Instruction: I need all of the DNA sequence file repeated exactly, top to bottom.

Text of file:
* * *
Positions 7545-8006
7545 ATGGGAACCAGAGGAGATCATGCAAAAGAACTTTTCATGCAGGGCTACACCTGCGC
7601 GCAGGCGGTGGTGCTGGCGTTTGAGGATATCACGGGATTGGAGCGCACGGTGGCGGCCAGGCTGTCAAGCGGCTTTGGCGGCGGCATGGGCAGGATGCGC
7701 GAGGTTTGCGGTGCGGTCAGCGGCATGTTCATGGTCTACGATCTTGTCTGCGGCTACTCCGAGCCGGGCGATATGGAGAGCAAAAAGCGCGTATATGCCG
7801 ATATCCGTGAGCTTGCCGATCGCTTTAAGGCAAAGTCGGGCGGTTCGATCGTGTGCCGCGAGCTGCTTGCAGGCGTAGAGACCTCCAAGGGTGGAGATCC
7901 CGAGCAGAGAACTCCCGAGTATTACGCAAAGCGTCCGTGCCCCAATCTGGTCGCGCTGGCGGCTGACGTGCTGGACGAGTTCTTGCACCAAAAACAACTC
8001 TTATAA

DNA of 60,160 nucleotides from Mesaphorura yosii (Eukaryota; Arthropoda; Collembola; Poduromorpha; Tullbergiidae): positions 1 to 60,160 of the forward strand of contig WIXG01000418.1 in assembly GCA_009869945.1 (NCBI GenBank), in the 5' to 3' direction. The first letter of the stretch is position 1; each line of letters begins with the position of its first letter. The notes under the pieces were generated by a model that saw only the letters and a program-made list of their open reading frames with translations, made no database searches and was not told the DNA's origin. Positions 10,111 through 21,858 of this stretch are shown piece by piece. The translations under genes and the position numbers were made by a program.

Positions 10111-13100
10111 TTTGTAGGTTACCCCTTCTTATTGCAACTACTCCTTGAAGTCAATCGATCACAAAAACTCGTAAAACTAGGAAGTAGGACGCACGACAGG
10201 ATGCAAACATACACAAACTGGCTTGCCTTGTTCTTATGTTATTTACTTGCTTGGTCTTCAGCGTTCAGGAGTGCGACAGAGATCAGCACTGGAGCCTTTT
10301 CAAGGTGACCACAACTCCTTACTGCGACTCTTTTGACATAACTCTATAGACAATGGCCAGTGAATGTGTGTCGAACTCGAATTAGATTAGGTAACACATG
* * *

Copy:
Positions 7545-8006
7545 ATGGGAACCAGAGGAGATCATGCAAAAGAACTTTTCATGCAGGGCTACACCTGCGC
7601 GCAGGCGGTGGTGCTGGCGTTTGAGGATATCACGGGATTGGAGCGCACGGTGGCGGCCAGGCTGTCAAGCGGCTTTGGCGGCGGCATGGGCAGGATGCGC
7701 GAGGTTTGCGGTGCGGTCAGCGGCATGTTCATGGTCTACGATCTTGTCTGCGGCTACTCCGAGCCGGGCGATATGGAGAGCAAAAAGCGCGTATATGCCG
7801 ATATCCGTGAGCTTGCCGATCGCTTTAAGGCAAAGTCGGGCGGTTCGATCGTGTGCCGCGAGCTGCTTGCAGGCGTAGAGACCTCCAAGGGTGGAGATCC
7901 CGAGCAGAGAACTCCCGAGTATTACGCAAAGCGTCCGTGCCCCAATCTGGTCGCGCTGGCGGCTGACGTGCTGGACGAGTTCTTGCACCAAAAACAACTC
8001 TTATAA

DNA of 60,160 nucleotides from Mesaphorura yosii (Eukaryota; Arthropoda; Collembola; Poduromorpha; Tullbergiidae): positions 1 to 60,160 of the forward strand of contig WIXG01000418.1 in assembly GCA_009869945.1 (NCBI GenBank), in the 5' to 3' direction. The first letter of the stretch is position 1; each line of letters begins with the position of its first letter. The notes under the pieces were generated by a model that saw only the letters and a program-made list of their open reading frames with translations, made no database searches and was not told the DNA's origin. Positions 10,111 through 21,858 of this stretch are shown piece by piece. The translations under genes and the position numbers were made by a program.

Positions 10111-13100
10111 TTTGTAGGTTACCCCTTCTTATTGCAACTACTCCTTGAAGTCAATCGATCACAAAAACTCGTAAAACTAGGAAGTAGGACGCACGACAGG
10201 ATGCAAACATACACAAACTGGCTTGCCTTGTTCTTATGTTATTTACTTGCTTGGTCTTCAGCGTTCAGGAGTGCGACAGAGATCAGCACTGGAGCCTTTT
10301 CAAGGTGACCACAACTCCTTACTGCGACTCTTTTGACATAACTCTATAGACAATGGCCAGTGAATGTGTGTCGAACTCGAATTAGATTAGGTAACACATG